After 30 Years, the Company Responsible for Improving Millions of Titanium Implants Finally Has Something to Say

OLD BETHPAGE, N.Y., June 25, 2021 /PRNewswire/ — For three decades, Long Island-based Himed has changed the way patients respond to dental and orthopedic implants. But they’ve always avoided self promotion, until a new CEO arrived.

  • Himed was born at the back of a metal coatings company in New York
  • Over 30 years, they quietly developed surface treatment technologies for dental and orthopedic implants that are now used worldwide by millions of patients
  • Before hiring their new CEO, most of Himed’s innovations flew under the radar, and all business was acquired through word of mouth.
  • The publication of their 30 year history is part of an overall push to gain visibility for the company’s achievements

Millions of people are living with dental and medical implants that technology from Himed made possible—but few know Himed’s name. This week, Himed is publishing its story, which covers how they went from a one-room operation at the back of an aerospace coatings factory to a global biomaterials manufacturer.

In 1991, implant manufacturers didn’t have the supply chain they do today, so asking a factory that specialized in high performance surfaces to put a textured finish on hip implants wasn’t nearly as odd as it sounds. Himed’s co-founder, Ed Garofalo answered one such request, which only led to an even more unusual request concerning hydroxyapatite, the primary mineral component found in human bone.

A hip stem (which is part of a hip replacement system) demonstrating a textured area coated in hydroxyapatite to encourage better healing. Himed offers a complete line of unique texturing and coating solutions for medical implants with its MATRIX™ line of surface treatments.

Doing their own research and experimentation, Ed and his team learned about this unique, biocompatible calcium phosphate. Not only were they among the first to discover how to plasma spray hydroxyapatite, they invented an entirely new way to use calcium phosphate materials as an abrasive on titanium. Without the risk of toxic residue that can occur with conventional alumina or silicon carbide grit, Himed’s biocompatible grit blasting technique is now used for texturizing hundreds of thousands of titanium implants annually.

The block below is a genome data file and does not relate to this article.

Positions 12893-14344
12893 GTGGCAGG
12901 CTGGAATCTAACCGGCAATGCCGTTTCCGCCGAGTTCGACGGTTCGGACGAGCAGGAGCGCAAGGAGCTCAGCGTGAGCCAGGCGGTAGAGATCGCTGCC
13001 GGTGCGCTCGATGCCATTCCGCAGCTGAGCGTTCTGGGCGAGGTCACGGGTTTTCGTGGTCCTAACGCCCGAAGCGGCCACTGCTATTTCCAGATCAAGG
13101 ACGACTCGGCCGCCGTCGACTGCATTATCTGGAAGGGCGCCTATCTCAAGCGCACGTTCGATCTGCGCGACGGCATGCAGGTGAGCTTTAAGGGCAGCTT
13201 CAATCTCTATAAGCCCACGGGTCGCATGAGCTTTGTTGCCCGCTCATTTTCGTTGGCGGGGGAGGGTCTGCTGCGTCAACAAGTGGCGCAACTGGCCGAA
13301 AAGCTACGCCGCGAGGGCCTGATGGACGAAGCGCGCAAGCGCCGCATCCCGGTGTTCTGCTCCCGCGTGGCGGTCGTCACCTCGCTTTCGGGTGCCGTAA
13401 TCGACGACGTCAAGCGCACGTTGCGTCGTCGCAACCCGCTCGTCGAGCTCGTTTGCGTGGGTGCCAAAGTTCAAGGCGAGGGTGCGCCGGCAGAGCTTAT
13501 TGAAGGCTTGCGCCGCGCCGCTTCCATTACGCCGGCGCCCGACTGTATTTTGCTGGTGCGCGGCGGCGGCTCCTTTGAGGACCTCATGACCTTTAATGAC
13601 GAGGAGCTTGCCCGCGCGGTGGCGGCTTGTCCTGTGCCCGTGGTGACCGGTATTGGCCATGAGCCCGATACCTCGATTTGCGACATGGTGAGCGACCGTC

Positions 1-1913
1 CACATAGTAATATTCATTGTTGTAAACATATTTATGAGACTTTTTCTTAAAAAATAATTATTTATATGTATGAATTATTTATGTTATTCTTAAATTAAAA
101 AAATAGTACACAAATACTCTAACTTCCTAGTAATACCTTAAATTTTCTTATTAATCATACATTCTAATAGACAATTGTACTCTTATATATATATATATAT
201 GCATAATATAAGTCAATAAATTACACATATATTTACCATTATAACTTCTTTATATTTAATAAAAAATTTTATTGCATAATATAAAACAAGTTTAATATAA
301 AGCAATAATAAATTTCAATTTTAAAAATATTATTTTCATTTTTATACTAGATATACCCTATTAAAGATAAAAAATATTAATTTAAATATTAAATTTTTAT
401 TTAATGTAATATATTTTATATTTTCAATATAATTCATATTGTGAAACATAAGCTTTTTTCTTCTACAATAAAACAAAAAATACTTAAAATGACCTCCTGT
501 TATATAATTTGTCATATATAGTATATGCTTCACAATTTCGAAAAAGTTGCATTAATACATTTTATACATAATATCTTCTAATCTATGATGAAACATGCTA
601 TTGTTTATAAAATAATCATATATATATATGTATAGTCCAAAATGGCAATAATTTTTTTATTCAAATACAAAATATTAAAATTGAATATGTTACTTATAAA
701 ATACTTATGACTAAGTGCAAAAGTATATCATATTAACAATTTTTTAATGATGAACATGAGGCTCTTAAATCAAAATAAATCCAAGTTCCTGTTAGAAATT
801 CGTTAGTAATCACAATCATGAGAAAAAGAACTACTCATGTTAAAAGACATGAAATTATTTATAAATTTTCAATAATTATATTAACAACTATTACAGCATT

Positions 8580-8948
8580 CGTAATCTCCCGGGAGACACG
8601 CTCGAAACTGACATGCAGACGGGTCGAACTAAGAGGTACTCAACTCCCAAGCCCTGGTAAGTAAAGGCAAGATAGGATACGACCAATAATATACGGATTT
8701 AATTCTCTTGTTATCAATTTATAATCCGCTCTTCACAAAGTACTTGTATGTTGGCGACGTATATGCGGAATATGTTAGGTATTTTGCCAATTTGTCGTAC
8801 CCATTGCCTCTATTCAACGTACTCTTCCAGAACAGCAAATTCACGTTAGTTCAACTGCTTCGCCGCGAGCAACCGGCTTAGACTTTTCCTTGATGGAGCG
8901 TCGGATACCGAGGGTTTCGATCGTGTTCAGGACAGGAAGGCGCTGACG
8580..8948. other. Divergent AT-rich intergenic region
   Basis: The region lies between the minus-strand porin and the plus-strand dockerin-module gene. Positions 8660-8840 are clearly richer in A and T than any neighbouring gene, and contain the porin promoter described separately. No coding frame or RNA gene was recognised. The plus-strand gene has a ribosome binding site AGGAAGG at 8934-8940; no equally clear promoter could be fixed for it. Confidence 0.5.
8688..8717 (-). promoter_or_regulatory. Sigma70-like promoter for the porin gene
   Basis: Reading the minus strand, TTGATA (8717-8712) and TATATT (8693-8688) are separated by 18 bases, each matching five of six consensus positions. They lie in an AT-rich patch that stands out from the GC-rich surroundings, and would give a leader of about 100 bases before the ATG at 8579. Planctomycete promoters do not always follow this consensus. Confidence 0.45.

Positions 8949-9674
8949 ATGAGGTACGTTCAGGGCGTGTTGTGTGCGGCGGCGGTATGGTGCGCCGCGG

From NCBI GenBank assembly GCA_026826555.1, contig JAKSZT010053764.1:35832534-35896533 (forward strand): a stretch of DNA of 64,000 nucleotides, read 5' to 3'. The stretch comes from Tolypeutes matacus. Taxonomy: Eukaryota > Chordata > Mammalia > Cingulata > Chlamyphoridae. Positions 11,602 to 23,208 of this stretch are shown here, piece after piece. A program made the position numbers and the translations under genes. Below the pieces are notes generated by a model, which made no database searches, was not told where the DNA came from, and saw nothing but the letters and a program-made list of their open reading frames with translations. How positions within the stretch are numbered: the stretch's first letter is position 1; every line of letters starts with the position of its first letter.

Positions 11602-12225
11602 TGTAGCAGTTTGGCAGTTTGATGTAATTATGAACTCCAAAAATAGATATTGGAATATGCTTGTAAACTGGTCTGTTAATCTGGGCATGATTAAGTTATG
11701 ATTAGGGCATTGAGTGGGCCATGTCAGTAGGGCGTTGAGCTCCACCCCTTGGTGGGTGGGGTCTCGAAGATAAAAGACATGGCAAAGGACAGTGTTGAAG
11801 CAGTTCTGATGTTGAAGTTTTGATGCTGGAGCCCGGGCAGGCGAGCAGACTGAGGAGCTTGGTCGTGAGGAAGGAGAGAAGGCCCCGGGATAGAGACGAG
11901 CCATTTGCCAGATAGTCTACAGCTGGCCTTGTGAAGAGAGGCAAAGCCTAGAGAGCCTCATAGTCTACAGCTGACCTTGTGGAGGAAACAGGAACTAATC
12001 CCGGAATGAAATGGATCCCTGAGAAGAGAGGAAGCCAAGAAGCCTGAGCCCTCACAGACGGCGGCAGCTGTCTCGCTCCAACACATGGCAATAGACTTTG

Up until now, Himed has worked quietly in the background of the biomaterial and implant coatings industry, amassing discoveries and unique processes along the way. When Dana Barnard was hired as the new CEO in 2020, his first challenge was to navigate the challenges of COVID.

His next step was to share Himed’s story. It started with a build-out of the company website, followed by Himed’s first whitepaper. This week, the full story will be told with the publication of the company’s 30 year history titled Answering the Calls: 30 Years of Himed History.

About Himed: Since 1991, Himed has been on the vanguard of biomaterial coating characterization. With an all-in-one research and production facility located in the state of New York, Himed supplies raw biomaterials for a wide variety of purposes and provides highly customizable biocompatible coating and texturing solutions with their MATRIX™ line of surface treatments. Himed continues to make formative in-roads to healing technologies that greatly enhance outcomes for patients around the world.

Kaelie Barnard, Director of Marketing & Digital Strategies, Barson Corporation | 505-603-3020


Chris J. Stewart

Chris currently serves as President and CEO of Surgio Health. Chris has close to 20 years of healthcare management experience, with an infinity to improve healthcare delivery through the development and implementation of innovative solutions that result in improved efficiencies, reduction of unnecessary financial & clinical variation, and help achieve better patient outcomes. Previously, Chris was assistant vice president and business unit leader for HPG/HCA. He has presented at numerous healthcare forums on topics that include disruptive innovation, physician engagement, shifting reimbursement models, cost per clinical episode and the future of supply chain delivery.

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